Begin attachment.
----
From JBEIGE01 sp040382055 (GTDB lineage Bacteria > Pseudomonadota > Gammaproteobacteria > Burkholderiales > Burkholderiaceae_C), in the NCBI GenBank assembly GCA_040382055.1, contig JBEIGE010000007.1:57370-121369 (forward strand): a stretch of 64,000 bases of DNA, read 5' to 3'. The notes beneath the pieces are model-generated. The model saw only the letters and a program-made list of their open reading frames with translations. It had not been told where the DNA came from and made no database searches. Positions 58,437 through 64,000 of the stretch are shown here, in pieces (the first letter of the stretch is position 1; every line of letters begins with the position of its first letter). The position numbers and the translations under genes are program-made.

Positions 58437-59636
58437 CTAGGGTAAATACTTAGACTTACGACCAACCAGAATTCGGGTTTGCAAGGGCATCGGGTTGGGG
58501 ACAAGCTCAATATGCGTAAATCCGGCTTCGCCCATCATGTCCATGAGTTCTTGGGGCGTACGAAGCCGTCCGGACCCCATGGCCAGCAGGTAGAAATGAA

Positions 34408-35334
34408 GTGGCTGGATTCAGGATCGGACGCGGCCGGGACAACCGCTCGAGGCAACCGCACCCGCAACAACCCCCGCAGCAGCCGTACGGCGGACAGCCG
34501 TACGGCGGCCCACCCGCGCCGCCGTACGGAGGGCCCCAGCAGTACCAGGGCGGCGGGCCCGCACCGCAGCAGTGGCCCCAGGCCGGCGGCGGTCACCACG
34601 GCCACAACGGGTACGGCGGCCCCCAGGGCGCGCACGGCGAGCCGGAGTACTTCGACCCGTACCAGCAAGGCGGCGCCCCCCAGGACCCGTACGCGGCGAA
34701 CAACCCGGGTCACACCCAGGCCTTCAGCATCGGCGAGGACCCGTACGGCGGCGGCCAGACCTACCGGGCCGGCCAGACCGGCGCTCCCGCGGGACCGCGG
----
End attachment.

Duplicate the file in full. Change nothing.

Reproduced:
From JBEIGE01 sp040382055 (GTDB lineage Bacteria > Pseudomonadota > Gammaproteobacteria > Burkholderiales > Burkholderiaceae_C), in the NCBI GenBank assembly GCA_040382055.1, contig JBEIGE010000007.1:57370-121369 (forward strand): a stretch of 64,000 bases of DNA, read 5' to 3'. The notes beneath the pieces are model-generated. The model saw only the letters and a program-made list of their open reading frames with translations. It had not been told where the DNA came from and made no database searches. Positions 58,437 through 64,000 of the stretch are shown here, in pieces (the first letter of the stretch is position 1; every line of letters begins with the position of its first letter). The position numbers and the translations under genes are program-made.

Positions 58437-59636
58437 CTAGGGTAAATACTTAGACTTACGACCAACCAGAATTCGGGTTTGCAAGGGCATCGGGTTGGGG
58501 ACAAGCTCAATATGCGTAAATCCGGCTTCGCCCATCATGTCCATGAGTTCTTGGGGCGTACGAAGCCGTCCGGACCCCATGGCCAGCAGGTAGAAATGAA

Positions 34408-35334
34408 GTGGCTGGATTCAGGATCGGACGCGGCCGGGACAACCGCTCGAGGCAACCGCACCCGCAACAACCCCCGCAGCAGCCGTACGGCGGACAGCCG
34501 TACGGCGGCCCACCCGCGCCGCCGTACGGAGGGCCCCAGCAGTACCAGGGCGGCGGGCCCGCACCGCAGCAGTGGCCCCAGGCCGGCGGCGGTCACCACG
34601 GCCACAACGGGTACGGCGGCCCCCAGGGCGCGCACGGCGAGCCGGAGTACTTCGACCCGTACCAGCAAGGCGGCGCCCCCCAGGACCCGTACGCGGCGAA
34701 CAACCCGGGTCACACCCAGGCCTTCAGCATCGGCGAGGACCCGTACGGCGGCGGCCAGACCTACCGGGCCGGCCAGACCGGCGCTCCCGCGGGACCGCGG